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It’s Not Your Daddy’s ‘Star Wars’

Posted on October 18, 2011 at 3:52 pm

Just last week, I decided to watch the original 1977 “Star Wars” again and enjoyed it very much.  I’ve lost count of how many times I have seen it, but I can tell you that when my then-fiance and I saw it in the theater, we sat through it twice.  (How long has it been since you could do that?)

But, as an amusing and informative piece in Slate by Michael Agger points out, even a sturdy knowledge of the original trilogy is of no help at all when the younger generation is hooked on the latest iteration of the saga that takes place a long time ago in a galaxy far, far away: Star Wars: Clone Wars.  This animated “microseries” takes place between Star Wars: Episode II – Attack of the Clones and Star Wars: Episode III – Revenge of the Sith, the 4th and 5th of the movies as released but the second and third in the chronology.  The animated series is hugely confusing for the generation that grew up on the live action movies in part because the focus is on Anakin Skywalker, who we know from all six of the previous films is not going to end up a good guy (“Nooooooo” notwithstanding) and in part because the good guys in this kind of dress like the bad guys we thought we knew.  Just like the films, the series gives kids a rich imaginary world with many, many opportunities for memorization that will quickly eclipse the capacity of anyone over age 16.  Agger’s crib notes are a big help.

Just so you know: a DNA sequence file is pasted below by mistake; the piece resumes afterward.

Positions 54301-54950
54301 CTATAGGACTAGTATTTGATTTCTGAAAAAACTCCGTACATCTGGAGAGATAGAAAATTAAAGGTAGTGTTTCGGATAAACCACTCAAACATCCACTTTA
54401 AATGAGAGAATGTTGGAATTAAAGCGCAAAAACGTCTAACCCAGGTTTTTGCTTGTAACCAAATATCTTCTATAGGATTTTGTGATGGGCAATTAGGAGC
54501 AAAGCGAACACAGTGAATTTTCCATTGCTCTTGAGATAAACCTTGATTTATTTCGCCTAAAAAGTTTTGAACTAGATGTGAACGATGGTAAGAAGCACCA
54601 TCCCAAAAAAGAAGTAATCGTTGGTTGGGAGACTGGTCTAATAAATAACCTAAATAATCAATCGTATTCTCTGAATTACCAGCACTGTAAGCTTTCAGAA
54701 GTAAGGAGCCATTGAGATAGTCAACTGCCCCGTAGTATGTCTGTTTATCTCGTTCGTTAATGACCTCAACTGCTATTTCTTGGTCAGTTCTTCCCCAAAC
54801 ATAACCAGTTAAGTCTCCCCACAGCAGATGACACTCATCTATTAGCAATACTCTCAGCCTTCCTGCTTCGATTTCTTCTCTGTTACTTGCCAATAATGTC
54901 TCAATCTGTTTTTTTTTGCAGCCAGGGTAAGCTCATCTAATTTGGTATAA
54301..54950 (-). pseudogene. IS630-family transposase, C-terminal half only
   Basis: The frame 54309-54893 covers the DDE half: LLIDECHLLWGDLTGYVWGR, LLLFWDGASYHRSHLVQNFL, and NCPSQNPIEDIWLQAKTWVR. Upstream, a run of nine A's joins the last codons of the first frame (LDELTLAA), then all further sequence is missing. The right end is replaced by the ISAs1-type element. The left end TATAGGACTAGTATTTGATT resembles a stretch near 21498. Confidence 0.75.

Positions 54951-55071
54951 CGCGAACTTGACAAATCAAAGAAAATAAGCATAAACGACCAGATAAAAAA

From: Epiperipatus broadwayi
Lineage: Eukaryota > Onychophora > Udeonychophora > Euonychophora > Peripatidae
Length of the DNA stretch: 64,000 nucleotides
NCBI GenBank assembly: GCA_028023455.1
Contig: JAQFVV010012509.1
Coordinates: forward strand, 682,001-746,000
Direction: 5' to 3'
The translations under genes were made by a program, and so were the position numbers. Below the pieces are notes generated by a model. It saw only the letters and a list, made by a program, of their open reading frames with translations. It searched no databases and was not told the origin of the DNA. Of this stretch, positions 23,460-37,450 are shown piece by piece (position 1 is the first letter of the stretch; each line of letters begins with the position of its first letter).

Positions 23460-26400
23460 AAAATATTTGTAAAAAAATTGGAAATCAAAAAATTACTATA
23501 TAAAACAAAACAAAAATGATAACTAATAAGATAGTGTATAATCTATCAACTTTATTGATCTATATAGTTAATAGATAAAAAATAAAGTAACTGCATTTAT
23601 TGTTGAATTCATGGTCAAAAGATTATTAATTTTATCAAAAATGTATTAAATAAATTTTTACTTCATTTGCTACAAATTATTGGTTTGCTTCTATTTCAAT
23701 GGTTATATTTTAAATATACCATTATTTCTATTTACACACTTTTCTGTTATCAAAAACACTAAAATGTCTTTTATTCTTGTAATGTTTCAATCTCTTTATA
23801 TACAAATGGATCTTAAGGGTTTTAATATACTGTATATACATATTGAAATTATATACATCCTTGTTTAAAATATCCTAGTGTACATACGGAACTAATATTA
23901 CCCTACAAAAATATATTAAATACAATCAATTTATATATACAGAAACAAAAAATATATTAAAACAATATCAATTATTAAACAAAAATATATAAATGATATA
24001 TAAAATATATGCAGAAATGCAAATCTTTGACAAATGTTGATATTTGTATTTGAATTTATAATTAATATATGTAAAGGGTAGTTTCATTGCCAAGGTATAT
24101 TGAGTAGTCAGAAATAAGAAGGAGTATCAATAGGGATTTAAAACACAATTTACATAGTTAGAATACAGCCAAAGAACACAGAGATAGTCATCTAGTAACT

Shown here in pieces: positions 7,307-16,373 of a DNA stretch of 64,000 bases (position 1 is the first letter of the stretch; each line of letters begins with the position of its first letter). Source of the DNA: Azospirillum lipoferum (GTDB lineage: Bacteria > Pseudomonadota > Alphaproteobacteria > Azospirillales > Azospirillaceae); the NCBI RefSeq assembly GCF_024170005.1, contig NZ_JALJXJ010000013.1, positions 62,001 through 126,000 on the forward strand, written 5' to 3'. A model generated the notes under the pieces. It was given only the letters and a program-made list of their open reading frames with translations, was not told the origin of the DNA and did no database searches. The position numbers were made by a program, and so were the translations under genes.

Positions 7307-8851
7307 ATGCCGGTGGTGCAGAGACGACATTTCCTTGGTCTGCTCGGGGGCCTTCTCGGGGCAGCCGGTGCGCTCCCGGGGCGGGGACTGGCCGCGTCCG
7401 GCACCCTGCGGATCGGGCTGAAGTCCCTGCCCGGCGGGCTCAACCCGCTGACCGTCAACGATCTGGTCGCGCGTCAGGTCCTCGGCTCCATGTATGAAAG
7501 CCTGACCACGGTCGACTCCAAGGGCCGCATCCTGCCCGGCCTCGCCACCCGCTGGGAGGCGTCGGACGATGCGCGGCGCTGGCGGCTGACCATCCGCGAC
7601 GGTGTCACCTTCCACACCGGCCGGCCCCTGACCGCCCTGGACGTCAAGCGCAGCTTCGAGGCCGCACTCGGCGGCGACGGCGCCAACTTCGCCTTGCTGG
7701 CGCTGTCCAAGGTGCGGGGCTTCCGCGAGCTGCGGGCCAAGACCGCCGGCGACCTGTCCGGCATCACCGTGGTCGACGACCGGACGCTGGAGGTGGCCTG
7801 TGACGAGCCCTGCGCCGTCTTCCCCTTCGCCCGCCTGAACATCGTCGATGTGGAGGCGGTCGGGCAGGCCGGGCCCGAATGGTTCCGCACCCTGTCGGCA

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Action/Adventure Animation Science-Fiction Television

Star Wars: The Clone Wars

Posted on November 9, 2008 at 6:00 pm


Oh, George Lucas. Please stop diluting the franchise.

This latest all-animated iteration of “Star Wars” has a relationship to the original somewhere along the lines of the relationship of a homeopathic ingredient to the ultimate concoction. It has been diluted so that its atoms are barely detectable. The saga suffers in part because so many have taken what Lucas did in the 1970’s and 80’s and taken it further in terms of technology as well as story. All that remains here is from the weakest part of the original trilogy, especially the cardboard dialogue, without the screen charisma and acting ability of Harrison Ford and some of the others to make it work. The animation is below the level of most video games.

Worst of all, the movie diminishes the story arc of the original trilogies by taking the key character of Anakin Skywalker in a direction unrelated to everything we knew about him. What should enrich and expand on the stories just erodes further our sense of the original characters.

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Action/Adventure Animation Science-Fiction Series/Sequel
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